A future update of this article is going to look at FLAC instead because the licence agreement is more amenable.

Using Monkey's Audio

Monkey's Audio file format supports compression, decompression, file verification and MP3 ID3v1 tags. The compression, decompression and verification functions are available in two flavours: a streaming flavour, which allows you to source each block of audio data for compression/decompression and then pass it into the algorithm, and a callback type, which operates on files and allows you to display a progress bar and cancel the operation. The callback style is simpler to use so I've used that for this sample. It also kindly runs on a background thread and pumps messages through the message loop so that the application stays responsive whilst processing is being performed.

To see how it works, I'll briefly cover implementing compression using the MAC API. To compress a file using the simple API needs only a single API declare:

Private Declare Function CompressFile Lib "macdll" ( _
      ByVal pInputFile As Long, _
      ByVal pOutputFile As Long, _
      ByVal nCompressionLevel As Long, _
      ByRef pPercentageDone As Long, _
      ByVal pfnProgressCallback As Long, _
      ByRef pKillFlag As Long) As Long

The parameters are as follows:

Parameter Description
pInputFile The file to compress, as a pointer to a null-terminated array of ASCII bytes
pOutputFile The ouput file, as a pointer to a null-terminated array of ASCII bytes
nCompressionLevel One of the MAC compression levels:
Setting compression to high or extra high will provide a slightly smaller output file, but increases the processing needed to read and write the compressed file.
pPercentageDone A pointer to a long variable which is updated with the percentage complete as compression is performed.
pfnProgressCallback A pointer to a function which is called as compression is performed. The function which is called must be a subroutine with a single long parameter which contains the percentage complete:

Private Sub ProgressCallback(ByVal nPercentageDone As Long)

pKillFlag A pointer to a long variable which is polled at intervals to check whether processing should be stopped. When this variable is set to 0 (false) the processing continues; if set to 1 (true) then the processing is stopped.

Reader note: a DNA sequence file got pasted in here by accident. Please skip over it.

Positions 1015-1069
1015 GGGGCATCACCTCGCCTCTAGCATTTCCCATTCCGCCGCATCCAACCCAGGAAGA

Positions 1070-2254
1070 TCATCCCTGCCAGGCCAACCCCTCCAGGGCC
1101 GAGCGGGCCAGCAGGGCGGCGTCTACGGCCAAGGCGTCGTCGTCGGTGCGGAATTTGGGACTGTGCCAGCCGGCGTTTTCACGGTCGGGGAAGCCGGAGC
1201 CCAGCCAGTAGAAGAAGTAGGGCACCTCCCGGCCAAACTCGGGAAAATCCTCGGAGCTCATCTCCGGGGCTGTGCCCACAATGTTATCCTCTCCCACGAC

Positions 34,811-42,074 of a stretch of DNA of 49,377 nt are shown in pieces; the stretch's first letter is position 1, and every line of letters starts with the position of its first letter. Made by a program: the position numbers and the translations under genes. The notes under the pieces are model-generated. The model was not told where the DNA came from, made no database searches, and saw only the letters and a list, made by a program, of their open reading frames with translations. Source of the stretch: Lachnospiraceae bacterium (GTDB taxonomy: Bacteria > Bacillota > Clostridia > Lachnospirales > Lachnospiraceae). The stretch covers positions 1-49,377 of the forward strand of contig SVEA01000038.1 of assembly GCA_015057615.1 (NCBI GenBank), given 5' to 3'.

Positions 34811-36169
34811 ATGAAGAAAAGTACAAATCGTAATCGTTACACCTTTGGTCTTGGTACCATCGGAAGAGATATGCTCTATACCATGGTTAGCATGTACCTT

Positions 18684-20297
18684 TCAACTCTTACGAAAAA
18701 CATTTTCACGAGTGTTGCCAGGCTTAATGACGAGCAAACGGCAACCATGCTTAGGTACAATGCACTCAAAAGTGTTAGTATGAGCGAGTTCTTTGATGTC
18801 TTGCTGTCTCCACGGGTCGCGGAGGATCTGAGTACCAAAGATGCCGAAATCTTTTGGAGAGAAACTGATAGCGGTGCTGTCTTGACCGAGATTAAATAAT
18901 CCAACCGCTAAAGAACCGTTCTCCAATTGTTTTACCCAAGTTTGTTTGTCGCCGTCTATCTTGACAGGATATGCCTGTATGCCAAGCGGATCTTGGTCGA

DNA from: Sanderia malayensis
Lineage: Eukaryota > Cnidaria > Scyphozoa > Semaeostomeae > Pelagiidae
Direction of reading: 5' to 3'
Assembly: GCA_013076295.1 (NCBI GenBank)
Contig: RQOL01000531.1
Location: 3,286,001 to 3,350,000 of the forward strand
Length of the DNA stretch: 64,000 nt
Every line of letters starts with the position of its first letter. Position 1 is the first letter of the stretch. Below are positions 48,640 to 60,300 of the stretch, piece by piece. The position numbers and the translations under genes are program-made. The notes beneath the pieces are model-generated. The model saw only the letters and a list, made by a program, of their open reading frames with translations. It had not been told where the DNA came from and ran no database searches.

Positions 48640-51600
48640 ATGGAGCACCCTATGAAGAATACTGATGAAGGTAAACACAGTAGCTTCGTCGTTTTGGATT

Implementing the API therefore requires a module to hold the function to callback to (unless you were to implement this using a thunk) and some code to call the routine and maintain the two variables which are pointed to whilst an operation is in progress. In this sample, all the calls to the MAC API are wrapped into the class cMACAudioSimple with a supporting module mMACAudio. These variables are therefore declared in the class:

' Pointer to the callback function
Private m_lPtrProgress As Long
' Long value to maintain the kill state
Private m_pKillFlag As Long
' Long value to maintain percentage done
Private m_pPercentDone As Long
' Whether an operation is in progress or not
Private m_bOperationInProgress As Boolean

' Variables to allow file names and compression levels to
' be set through properties:
Private m_sFileNameApe As String
Private m_sFileNameWav As String
Private m_eCompressionLevel As EMacCompressionLevel

The next part is to compress the file. When you call the API compress method, the VB code appears to stop executing at that point until compression is complete; however, since the call pumps messages through the message loop the UI stays responsive and other code in the application can be run. The code for compression therefore looks like this: